I read with great interest the recent threads on precomposed characters and
such. I now have a much better understanding of reasons for avoiding
precomposed characters, and why it is unlikely that any more will be added
to Unicode. Thanks to all who contributed!
This leaves unanswered, however, the question of what those of us who are
looking to Unicode to meet the needs of our languages/scholarly disciplines
should do right now. In my case, I'm working on a proposal to use the
Private Use Area to complete the set of characters required for classical
Latin and classical Greek. A number of these could be handled with
combinations of character + combining diacritic (e.g., y-breve); but, due
to the limitations of current word processor/font technology, I had planned
to set them up as precomposed forms in the PUA. I am now rethinking that idea.
So my question boils down to: when will we have software that that is
accessible to a large number of users and that can handle combinations such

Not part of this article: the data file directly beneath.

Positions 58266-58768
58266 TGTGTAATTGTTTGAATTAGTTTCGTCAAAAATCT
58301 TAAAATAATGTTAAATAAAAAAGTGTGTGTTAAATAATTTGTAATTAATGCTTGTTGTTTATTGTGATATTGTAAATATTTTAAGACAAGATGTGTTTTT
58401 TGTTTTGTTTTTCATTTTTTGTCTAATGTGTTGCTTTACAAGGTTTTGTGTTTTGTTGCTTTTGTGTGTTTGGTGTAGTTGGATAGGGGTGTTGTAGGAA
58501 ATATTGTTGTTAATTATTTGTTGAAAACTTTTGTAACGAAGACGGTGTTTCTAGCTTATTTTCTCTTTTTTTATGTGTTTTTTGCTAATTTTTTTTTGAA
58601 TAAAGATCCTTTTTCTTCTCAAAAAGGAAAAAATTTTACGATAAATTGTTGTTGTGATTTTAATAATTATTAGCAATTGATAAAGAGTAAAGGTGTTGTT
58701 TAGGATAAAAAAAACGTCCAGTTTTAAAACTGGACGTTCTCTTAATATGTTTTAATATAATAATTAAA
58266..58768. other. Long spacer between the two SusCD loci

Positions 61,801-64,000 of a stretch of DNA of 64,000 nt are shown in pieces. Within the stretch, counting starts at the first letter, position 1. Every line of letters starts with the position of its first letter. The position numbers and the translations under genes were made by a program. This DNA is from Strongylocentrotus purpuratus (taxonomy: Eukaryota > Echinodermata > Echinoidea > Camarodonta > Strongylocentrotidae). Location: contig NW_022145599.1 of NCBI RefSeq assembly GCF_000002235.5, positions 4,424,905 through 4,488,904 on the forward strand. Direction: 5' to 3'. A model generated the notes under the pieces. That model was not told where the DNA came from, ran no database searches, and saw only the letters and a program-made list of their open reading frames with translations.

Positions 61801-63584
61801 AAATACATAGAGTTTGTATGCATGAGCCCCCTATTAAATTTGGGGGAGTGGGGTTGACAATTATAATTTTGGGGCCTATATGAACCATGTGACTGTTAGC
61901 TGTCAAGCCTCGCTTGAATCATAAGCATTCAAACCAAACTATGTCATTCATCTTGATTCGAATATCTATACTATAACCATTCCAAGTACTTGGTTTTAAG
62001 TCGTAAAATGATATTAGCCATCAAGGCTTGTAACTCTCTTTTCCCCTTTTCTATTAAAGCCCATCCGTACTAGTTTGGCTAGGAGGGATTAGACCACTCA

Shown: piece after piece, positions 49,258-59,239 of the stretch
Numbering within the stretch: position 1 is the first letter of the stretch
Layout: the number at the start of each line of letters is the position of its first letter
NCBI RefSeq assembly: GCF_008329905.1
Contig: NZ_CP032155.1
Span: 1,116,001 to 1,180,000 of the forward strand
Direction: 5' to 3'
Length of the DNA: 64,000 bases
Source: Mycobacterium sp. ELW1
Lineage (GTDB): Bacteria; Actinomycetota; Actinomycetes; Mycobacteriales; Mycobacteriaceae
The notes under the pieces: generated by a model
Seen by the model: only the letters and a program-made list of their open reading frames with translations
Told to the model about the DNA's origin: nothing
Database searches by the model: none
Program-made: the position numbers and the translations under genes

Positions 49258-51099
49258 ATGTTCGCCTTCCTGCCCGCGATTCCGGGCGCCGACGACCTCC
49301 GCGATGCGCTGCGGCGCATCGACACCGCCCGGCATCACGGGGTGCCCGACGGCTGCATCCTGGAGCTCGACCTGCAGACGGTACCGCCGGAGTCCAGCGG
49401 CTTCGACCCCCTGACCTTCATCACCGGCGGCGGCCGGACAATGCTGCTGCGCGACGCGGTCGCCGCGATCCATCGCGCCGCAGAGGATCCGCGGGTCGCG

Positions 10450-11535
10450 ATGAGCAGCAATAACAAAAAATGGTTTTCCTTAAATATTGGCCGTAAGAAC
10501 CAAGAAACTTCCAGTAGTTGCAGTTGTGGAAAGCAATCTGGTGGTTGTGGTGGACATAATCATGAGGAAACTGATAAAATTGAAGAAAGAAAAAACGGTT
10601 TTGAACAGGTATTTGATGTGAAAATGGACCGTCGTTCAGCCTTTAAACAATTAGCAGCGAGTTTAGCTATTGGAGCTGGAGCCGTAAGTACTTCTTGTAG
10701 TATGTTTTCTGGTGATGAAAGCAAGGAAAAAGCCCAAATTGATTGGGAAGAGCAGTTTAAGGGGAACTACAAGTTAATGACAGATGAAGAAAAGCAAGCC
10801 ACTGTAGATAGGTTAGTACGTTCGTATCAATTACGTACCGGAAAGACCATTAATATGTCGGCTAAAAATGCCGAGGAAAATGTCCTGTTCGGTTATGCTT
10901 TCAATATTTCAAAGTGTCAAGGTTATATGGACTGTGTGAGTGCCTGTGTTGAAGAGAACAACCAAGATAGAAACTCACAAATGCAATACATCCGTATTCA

as SMALL LETTER Y followed by COMBINING BREVE ABOVE? Win2000 is supposed
to support OpenType, but I have heard that it will be up to the individual
application to implement (or not) the various features. If I create an
OpenType font with appropriate positioning tables to make sure that all my
combining accents end up in the right spot, and widely-used apps don't
support this feature (except, perhaps, if the language being used is one
that _requires_ it, like Devanagari), then I'm better off sticking with my
original precomposed scheme.
I'd appreciate any help with this conundrum. -- David
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